Symphony No. 3/the Happy Fores
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|1. Symphony No. 3: Lento moderato - Allegro moderato - Allegro feroce - Lento moderato - Allegro moederato - Piu lento - Allegro|
|2. Symphony No. 3: Lento|
|3. Symphony No. 3: Moderato - Epilogue: Poco lento|
|4. The Happy Forest: Nature Poem For Orchestra|
Here's an irresistible opportunity to acquaint yourself with one of the most loveable of all British symphonies in a finely engineered performance of infectious dedication and impressive power. Bax completed the Third of his seven symphonies in early 1929. It's one of his very best scores, crammed full of bewitchingly beautiful melody (nowhere more so than in the wonderfully serene epilogue with which the work closes) and thrillingly evocative of the rugged coastline and mountains in and around Morar (Bax's Scottish winter retreat). David Lloyd-Jones's bright-eyed interpretation is, on balance, the most satisfyingly lucid since Sir John Barbirolli's wartime premier recording with the Hallè. Moreover, the Royal Scottish National Orchestra rise to the challenge with unstinting fervour and impressive polish. For a fill-up we get a enjoyably robust, at times boisterous reading of the earlier, toothsome tone-poem The Happy Forest, its gorgeous central portion lacking just a fraction in rapt wonderment. Overall, though, yet another British music winner from Naxos, and an absolute must at the price. --Andrew Achenbach
Top Customer Reviews
This is a superior performance to Bryden Thompson's with his well-known quirky tempi (he managed to make Elgar's 2nd Symphony last 1/4 hour longer than anyone elses - now thankfully deleted). Thompson makes a complete hash of the third movement, his tempi bear no resemblance to Bax's score markings. Further, Thompson's rendering was recorded in a venue with almost a cathedral acoustic - fine for works conforming to early harmonic principles but far too blurry for chromatically romantic composers such as Bax. It almost sounds like Bax played in the Sistine Chapel without its drapes.
So, for sheer value for price, the Lloyd Jones performance is outstanding.
David Lloyd-Jones does an excellent job. But what persuades me about his version is that it most closely approximates John Barbirolli's interpretation back in the early 1940s. Bax had heard this symphony performed many times in the 1930s (it was famous enough for the British Council to award it a recording grant); he was a friend of Barbirolli and it is fair to say that Barbirolli's version closely met with Bax's approval.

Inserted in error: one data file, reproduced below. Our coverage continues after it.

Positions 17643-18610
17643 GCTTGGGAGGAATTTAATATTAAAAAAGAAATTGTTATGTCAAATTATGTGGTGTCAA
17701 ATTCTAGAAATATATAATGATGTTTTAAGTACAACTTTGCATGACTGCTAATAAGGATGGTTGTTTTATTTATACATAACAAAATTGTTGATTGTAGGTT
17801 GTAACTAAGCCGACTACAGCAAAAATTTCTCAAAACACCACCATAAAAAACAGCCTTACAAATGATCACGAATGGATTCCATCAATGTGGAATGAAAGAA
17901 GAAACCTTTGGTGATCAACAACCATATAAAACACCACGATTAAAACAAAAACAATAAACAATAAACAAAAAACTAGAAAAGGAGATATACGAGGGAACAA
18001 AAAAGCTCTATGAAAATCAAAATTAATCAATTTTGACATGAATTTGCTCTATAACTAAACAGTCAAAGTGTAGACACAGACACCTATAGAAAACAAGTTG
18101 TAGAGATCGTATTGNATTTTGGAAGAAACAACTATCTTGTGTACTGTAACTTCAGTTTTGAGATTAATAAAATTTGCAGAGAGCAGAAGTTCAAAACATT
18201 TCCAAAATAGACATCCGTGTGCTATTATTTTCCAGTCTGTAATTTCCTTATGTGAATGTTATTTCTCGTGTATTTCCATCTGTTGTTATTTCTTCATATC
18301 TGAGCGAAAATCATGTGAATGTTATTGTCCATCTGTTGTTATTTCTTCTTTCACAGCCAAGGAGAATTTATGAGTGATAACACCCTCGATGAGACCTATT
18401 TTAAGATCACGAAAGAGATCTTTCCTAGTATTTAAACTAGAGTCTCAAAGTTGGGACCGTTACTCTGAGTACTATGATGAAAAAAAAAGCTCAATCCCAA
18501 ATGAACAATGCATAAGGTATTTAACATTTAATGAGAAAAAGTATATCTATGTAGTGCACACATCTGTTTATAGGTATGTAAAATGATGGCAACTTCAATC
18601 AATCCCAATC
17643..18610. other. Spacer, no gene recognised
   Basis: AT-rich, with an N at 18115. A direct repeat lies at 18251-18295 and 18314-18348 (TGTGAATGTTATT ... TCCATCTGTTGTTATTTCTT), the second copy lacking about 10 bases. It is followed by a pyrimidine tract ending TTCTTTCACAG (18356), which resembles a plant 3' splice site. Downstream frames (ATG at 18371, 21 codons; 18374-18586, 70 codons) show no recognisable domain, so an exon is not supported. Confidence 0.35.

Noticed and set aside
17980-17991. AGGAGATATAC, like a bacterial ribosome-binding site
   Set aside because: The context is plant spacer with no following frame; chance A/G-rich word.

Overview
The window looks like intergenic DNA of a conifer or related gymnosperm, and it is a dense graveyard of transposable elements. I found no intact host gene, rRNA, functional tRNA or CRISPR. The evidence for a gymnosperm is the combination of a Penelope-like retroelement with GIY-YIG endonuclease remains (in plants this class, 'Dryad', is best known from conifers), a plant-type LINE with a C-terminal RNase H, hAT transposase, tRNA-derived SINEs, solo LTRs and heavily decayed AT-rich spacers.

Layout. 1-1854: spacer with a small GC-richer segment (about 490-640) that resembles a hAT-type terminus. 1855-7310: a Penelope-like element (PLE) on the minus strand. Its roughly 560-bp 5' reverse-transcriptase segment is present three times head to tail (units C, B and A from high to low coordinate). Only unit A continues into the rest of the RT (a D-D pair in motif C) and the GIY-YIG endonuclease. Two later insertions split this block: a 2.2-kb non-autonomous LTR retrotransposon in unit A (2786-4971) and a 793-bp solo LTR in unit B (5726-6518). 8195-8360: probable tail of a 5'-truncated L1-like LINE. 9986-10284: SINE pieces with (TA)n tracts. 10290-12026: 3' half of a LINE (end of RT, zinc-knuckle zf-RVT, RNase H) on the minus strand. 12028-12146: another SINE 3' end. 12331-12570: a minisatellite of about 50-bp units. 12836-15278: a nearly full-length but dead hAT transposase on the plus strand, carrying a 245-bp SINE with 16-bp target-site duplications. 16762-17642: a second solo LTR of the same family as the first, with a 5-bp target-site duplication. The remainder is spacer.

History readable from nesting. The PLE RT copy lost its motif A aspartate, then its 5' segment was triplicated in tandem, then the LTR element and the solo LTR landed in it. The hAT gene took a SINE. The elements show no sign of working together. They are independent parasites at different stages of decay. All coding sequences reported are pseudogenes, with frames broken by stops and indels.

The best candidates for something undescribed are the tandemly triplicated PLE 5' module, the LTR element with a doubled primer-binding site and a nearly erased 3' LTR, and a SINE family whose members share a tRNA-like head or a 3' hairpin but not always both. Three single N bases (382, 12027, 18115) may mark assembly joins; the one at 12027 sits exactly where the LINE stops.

Lloyd-Jones' reading is certainly an improvement over the quirky, idiosyncratic version put out by Bryden Thomson (and recorded in an echoing acoustic that makes a mess of Bax's harmonic rhythm (and even the physical rhythm where it counts in the first and third movements). It is also better than Downes' impersonal, passion-free version back in the 1970s where he succeeds in completely losing any sense of climax. This work is torn between angry outbursts and long periods of respite and reflection, and Lloyd-Jones has the right touch to bring this off. He does not lose the climax of the first movement which everyone else seems to and he maintains the tensions such that those moments of tranquil feel well-earned. The Epilogue (which almost amounts to a 4th movement), like the opening of the second movement, is magical. What's even more magical is the price.
Most recent customer reviews
I'm sorry to disagree, but this is a great symphony, agruably Bax's best, in a mediocre performance and murky recording. Read morePublished on Jan. 29 2002 by rash67
The first movement of the 3rd symphony justifies the investment on the CD
The music is so distant, and at the same time so close, that drives you into the description. Read more
Sir Arnold Bax's symphonies have been a tough nut to crack for some. The lush late romantic melodies and fine ear for orchestration are ever present but they must be handled... Read morePublished on May 12 2000 by NNNNN